Suicide Statistics Continue To Rise

Current research suggests that suicide ideation and attempts among adolescents have nearly doubled since 2008 (Plemmons et al., 2018).

As of 2014, suicide rates in the United States were 24% higher than in 1999, an increase for both males and females ages 75 and younger (Curtin, Warner, & Hedegaard, 2016).

From 1993 to 2012, school-aged suicide trends have stayed relatively constant (from 1.18 to 1.09 per 1 million), however, trends on a racial level have not.  The suicide rates among black youth have significantly increased (from 1.36 to 2.54 per 1 million) and among white youth have decreased (from 1.14 to 0.77 per 1 million) (Bridge, Asti, Horowitz, Greenhouse, Fontanella, Sheftall, Kelleher, & Camp, 2015).

Nearly 10% of freshman students reported that they “frequently felt depressed” (Eagan et al., 2014).

Between 6% and 8% of college students report having serious suicidal thoughts, but between 1% and 2%of students will actually attempt suicide each year (American College Health Association, 2013).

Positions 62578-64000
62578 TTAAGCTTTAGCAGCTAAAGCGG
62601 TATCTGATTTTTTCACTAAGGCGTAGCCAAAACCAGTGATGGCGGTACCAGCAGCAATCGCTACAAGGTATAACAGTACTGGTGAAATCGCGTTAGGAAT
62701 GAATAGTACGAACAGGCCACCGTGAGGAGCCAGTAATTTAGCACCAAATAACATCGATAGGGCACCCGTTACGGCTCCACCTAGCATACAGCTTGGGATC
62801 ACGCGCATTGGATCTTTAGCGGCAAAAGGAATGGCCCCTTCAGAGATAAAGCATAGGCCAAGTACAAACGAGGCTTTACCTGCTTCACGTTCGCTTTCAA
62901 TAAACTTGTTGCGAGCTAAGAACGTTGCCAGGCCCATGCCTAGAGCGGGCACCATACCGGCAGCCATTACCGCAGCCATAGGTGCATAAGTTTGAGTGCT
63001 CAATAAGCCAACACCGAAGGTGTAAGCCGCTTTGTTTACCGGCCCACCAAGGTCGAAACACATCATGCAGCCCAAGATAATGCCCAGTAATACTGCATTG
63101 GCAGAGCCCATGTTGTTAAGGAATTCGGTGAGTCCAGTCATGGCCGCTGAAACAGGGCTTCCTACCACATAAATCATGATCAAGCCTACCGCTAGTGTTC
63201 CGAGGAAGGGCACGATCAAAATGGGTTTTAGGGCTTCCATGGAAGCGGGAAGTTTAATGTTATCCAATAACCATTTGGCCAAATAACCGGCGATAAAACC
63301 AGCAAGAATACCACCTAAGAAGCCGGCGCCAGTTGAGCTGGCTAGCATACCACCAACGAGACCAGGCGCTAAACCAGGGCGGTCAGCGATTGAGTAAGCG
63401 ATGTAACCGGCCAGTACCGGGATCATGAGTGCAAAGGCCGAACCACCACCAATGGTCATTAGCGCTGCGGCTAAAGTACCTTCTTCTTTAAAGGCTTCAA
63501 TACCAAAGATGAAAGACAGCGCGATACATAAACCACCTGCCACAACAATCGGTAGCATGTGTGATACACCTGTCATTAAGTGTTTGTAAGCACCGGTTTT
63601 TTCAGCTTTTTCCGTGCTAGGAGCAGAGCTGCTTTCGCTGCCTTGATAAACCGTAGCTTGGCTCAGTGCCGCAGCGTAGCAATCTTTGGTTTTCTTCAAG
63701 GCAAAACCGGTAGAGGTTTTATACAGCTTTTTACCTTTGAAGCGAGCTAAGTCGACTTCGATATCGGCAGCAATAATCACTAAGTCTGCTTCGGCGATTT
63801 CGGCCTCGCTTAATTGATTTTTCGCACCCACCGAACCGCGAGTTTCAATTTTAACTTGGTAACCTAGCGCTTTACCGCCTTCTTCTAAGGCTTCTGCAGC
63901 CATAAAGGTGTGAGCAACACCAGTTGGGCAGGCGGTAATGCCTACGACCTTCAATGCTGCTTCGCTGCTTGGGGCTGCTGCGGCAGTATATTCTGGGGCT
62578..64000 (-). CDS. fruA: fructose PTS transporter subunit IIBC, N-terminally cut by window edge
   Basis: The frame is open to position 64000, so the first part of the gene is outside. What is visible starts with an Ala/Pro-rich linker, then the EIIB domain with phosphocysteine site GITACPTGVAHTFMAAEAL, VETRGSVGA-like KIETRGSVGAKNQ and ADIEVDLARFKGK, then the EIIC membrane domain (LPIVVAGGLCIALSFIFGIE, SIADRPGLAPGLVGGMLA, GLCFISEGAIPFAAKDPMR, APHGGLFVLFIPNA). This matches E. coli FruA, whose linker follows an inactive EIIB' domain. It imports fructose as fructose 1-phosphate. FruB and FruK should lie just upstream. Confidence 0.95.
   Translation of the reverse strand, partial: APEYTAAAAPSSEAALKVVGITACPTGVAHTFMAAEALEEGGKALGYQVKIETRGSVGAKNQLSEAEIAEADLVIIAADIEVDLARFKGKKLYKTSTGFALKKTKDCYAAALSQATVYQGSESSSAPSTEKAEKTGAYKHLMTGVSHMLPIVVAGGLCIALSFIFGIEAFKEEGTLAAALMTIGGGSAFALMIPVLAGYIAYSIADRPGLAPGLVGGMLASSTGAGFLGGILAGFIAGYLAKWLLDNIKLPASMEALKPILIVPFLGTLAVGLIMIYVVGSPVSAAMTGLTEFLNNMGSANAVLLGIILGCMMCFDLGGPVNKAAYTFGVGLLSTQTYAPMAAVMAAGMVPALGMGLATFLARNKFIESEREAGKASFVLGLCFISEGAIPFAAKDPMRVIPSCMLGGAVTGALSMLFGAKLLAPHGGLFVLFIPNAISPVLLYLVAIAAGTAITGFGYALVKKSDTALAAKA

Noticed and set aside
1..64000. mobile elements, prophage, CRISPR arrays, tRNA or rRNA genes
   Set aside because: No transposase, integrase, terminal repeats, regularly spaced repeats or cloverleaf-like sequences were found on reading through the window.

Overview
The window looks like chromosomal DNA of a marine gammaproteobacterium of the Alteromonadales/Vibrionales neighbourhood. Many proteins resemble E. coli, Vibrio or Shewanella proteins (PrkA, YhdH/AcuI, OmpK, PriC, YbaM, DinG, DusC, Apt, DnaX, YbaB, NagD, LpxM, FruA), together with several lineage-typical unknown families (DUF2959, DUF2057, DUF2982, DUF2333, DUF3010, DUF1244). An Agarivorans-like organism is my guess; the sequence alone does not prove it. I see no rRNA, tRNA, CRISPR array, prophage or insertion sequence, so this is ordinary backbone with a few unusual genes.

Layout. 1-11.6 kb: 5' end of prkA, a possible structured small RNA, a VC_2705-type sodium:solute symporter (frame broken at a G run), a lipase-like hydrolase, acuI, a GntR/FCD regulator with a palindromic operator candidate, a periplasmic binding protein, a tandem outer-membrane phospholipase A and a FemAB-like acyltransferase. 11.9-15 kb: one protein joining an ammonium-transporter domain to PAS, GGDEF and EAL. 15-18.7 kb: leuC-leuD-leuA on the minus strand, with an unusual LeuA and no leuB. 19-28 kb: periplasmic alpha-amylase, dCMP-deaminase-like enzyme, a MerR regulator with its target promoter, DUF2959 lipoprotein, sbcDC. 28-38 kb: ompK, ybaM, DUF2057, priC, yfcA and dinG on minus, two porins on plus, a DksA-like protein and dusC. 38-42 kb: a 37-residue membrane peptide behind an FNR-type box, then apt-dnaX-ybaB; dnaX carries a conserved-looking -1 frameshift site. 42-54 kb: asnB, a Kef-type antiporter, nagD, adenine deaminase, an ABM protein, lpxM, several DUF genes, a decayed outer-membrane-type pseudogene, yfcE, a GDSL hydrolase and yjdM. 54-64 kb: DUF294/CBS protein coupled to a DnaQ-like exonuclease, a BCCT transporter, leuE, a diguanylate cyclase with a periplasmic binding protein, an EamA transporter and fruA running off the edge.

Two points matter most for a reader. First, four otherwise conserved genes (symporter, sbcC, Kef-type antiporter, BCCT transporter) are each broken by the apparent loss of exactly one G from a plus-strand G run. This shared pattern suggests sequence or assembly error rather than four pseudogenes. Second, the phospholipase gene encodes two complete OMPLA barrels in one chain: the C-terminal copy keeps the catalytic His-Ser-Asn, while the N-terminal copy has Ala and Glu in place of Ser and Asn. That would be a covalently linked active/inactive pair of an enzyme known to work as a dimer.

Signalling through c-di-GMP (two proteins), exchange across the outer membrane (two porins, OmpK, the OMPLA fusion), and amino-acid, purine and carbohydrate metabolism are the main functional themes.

As of 2013, there were 41,149 (112.7/day) national suicides, accounting for 1.6% of deaths (Drapeau & McIntosh, 2015).

32,055 men (87.8/day) committed suicide versus 9,094 females (24.9/day) in 2013 (Drapeau & McIntosh, 2015).

Average of 1 person every 12.8 minutes killed themselves and an average of 1 younger person every 1hour and 48 minutes killed themselves in 2014 (Drapeau & McIntosh, 2015).

Suicide is the 2nd ranking cause of death for individuals 15-24 years of age – homicides ranked 3rd (Drapeau & McIntosh, 2015).

It is estimated that each committed suicide intimately affects at least 6 other people (Drapeau & McIntosh, 2015).

1 in 65,000 children age, 10 to 14, commit suicide each year (SAVE: Suicide Awareness Voices of Education, 2014).

Individuals who have experienced an adverse childhood experience, also known as ACEs, were more likely to have attempted suicide (Choi, Dinitto, Marti, & Segal, 2017). *An ACE might be considered one of the following: psychological abuse, physical abuse, sexual abuse, emotional or physical neglect, witnessing violence, parents’ separation or divorce, etc.

Men who had experienced 4 or more ACEs and women who had experienced 2 or more ACEs had significantly increased risk of attempting suicide at least once (Choi, Dinitto, Marti, & Segal, 2017).

A nationwide survey of youth in grades 9–12 in public and private schools in the United States (U.S.) found that (Center for Disease Control and Prevention [CDC], 2014):

  • 16% of students reported seriously considering suicide
  • 13% reported creating a plan
  • 8% reporting trying to take their own life in the 12 months preceding the survey


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